Economics and Globalization

Obama Administration Relations with Central America: A Conversation with Seven U.S. Ambassadors

"Central America is in the news a lot these days, often for the wrong reasons," Cynthia Arnson, director of the Latin American Program at the Woodrow Wilson International Center for Scholars, noted in her introduction to "Obama Administration Relations with Central America: A Conversation with Seven U.S. Ambassadors." Organized crime has flourished while the robust economic recovery enjoyed by South America has bypassed Central America and Mexico; meanwhile, the region's proximity to the United States has spotlighted immigration and trade issues.

Wilson Center Convenes Broad Bipartisan Coalition Crafting New Global Engagement Organization

On Monday, December 13, the Wilson Center will convene a large, bipartisan coalition that is drafting a business plan for a new independent organization for public diplomacy and strategic communications. The effort is part of the Center's Strengthening America's Global Engagement (SAGE), Initiative launched in September to act on the recommendation of more than a dozen major studies conducted since 9/11 to form such an organization. The business plan will determine in detail the mission, structure, programs, target markets, and budget of the organization.

Scholar Says Recession's Effects Will Linger for Years

As congressional elections approach, economic hardships factor prominently in voters' minds. But regardless of which party takes the majority in November, the effects of the economic recession will be felt for years to come, said Donald Peck, a Wilson Center public policy scholar.

Guatemala: A Post-Elections Assessment and Future Challenges

With none of the candidates in last Sunday’s Guatemalan presidential elections receiving the required 50 percent of the vote, the top two candidates are headed for a runoff election scheduled for November 6.  Former general Otto Pérez Molina of the right-of-center Patriot Party, who had been favored to come out ahead, secured just 36 percent of the votes, while business man Manuel Baldizón came in second with 23 percent.  A distinguished panel of experts will join us to dis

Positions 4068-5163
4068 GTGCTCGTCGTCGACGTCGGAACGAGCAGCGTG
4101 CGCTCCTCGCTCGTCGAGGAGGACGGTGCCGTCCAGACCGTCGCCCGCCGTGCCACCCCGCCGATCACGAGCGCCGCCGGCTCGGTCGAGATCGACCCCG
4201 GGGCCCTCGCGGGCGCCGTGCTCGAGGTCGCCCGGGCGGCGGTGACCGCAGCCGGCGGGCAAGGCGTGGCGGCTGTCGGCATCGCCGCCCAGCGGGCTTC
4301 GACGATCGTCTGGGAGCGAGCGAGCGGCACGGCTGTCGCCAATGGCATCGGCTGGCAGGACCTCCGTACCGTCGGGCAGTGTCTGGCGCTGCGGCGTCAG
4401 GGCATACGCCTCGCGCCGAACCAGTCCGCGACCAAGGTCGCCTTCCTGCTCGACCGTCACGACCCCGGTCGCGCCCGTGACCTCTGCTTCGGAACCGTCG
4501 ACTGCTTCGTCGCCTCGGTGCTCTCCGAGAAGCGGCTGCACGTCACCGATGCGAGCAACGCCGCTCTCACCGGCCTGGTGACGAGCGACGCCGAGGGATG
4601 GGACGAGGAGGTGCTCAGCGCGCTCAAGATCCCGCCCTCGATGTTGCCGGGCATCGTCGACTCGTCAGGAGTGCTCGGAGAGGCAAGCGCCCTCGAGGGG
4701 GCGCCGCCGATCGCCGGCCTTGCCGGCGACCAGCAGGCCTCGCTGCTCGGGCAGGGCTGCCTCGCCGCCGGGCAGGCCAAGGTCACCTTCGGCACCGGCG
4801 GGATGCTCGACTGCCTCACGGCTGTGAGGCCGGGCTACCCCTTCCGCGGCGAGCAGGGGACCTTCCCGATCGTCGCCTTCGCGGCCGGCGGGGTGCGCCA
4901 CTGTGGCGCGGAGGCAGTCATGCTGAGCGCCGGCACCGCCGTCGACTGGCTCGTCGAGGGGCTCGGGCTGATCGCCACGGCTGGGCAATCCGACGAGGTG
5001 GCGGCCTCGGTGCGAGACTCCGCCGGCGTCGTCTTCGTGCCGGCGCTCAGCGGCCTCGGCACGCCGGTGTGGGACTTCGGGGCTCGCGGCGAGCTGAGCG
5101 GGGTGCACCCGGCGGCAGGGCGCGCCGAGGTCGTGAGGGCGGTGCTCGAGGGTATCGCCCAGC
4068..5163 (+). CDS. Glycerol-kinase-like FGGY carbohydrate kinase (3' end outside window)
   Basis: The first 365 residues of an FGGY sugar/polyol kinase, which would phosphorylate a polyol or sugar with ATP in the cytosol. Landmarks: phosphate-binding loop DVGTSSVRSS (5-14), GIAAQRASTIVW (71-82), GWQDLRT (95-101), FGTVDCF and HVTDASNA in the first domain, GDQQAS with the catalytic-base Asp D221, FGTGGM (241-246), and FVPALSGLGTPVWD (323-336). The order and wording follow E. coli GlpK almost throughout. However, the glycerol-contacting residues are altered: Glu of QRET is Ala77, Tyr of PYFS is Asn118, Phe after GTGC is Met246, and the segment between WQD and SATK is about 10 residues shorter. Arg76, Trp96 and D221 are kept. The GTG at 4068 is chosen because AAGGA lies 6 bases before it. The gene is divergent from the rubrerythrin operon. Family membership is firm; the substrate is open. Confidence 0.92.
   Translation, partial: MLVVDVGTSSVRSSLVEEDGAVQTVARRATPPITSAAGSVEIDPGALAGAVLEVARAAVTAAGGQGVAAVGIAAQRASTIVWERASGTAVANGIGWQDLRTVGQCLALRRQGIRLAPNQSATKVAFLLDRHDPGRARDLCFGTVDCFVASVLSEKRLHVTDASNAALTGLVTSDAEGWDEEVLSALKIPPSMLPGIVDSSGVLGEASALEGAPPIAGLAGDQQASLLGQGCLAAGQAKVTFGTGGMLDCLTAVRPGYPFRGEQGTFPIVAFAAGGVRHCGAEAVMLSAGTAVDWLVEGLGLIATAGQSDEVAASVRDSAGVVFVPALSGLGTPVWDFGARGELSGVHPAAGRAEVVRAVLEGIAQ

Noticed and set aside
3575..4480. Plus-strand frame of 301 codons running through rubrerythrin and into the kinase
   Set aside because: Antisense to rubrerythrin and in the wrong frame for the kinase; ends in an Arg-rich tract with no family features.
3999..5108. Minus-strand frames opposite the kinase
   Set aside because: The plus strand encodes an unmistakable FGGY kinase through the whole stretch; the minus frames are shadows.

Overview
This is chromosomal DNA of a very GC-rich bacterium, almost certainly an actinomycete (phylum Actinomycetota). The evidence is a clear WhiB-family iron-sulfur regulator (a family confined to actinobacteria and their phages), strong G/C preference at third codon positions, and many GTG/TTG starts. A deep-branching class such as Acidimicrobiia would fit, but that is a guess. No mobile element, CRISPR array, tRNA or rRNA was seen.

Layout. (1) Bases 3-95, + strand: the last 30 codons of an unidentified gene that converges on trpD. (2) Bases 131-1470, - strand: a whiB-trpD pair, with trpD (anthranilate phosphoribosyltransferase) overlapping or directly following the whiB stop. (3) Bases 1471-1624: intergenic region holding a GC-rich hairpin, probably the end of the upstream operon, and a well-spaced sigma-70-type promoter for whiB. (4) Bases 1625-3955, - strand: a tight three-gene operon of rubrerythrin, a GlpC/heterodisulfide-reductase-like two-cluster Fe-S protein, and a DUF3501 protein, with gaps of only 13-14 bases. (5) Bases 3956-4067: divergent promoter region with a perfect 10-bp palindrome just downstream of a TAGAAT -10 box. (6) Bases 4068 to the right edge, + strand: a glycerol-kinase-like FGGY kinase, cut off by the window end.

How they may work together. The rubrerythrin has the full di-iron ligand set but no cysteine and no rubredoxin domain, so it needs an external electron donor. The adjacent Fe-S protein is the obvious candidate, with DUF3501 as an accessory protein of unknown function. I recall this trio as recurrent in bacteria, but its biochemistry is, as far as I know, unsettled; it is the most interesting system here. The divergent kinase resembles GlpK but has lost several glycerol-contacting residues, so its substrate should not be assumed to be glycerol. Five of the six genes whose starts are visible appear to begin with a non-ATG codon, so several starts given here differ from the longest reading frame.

Emerging Trends in Environment and Economic Growth in Latin America and the Caribbean

Economic development and environmental sustainability in Latin America and the Caribbean are intrinsically connected, as evidenced by the July 22, 2010 seminar organized by the Woodrow Wilson Centers' Brazil Institute, on behalf of the Latin American Program, and co-sponsored by the U.S. Agency for International Development (USAID). The seminar presented the report "Emerging Trends in Environment and Economic Growth in Latin America and the Caribbean," which identifies key trends likely to shape the economy and natural environment in Latin America and the Caribbean for the next 10 years.

Fed Chairman Ben Bernanke Discusses the Economy With Sam Donaldson at Wilson Center Board, Council Dinner

The Caged Phoenix: Can India Fly?

Dipankar Gupta, one of India’s foremost thinkers on social and economic issues, takes a critical—and controversial—look at the limits of the Indian success story in The Caged Phoenix. Through a fine blend of theory and new evidence on small scale industries, farming, and more, Gupta argues that, despite the promise of independence and liberalization, India continues to remain caged in backwardness. In short, the country’s phenomenal growth story has not translated into development.

Europe's Destiny: The Old Lady and the Bull

In this engaging, clever, and provocative account, Attila Marján offers a disquieting analysis of the complex challenges that Europe faces in the global marketplace.

Enterprising Women in Urban Zimbabwe: Gender, Microbusiness, and Globalization

Based on a series of interviews conducted throughout the 1990s, Enterprising Women in Urban Zimbabwe discusses the business and personal experiences of women entrepreneurs in the cities of Harare and Bulawayo, who worked in the market trade, crocheting, sewing, and hairdressing professions of the microenterprise sector.

Does North America Exist? Governing the Continent after NAFTA and 9/11

In the wake of the North American Free Trade Agreement and the terrorist attacks of September 11, 2001, renowned public intellectual and scholar Stephen Clarkson asks whether North America “exists” in the sense that the European Union has made Europe exist. Clarkson’s rigorous study of the many political and economic relationships that link Canada, the United States, and Mexico answers this unusual question by looking at the institutions created by NAFTA, a broad selection of economic sectors, and the security policies put in place by the three neighboring countries following 9/11.

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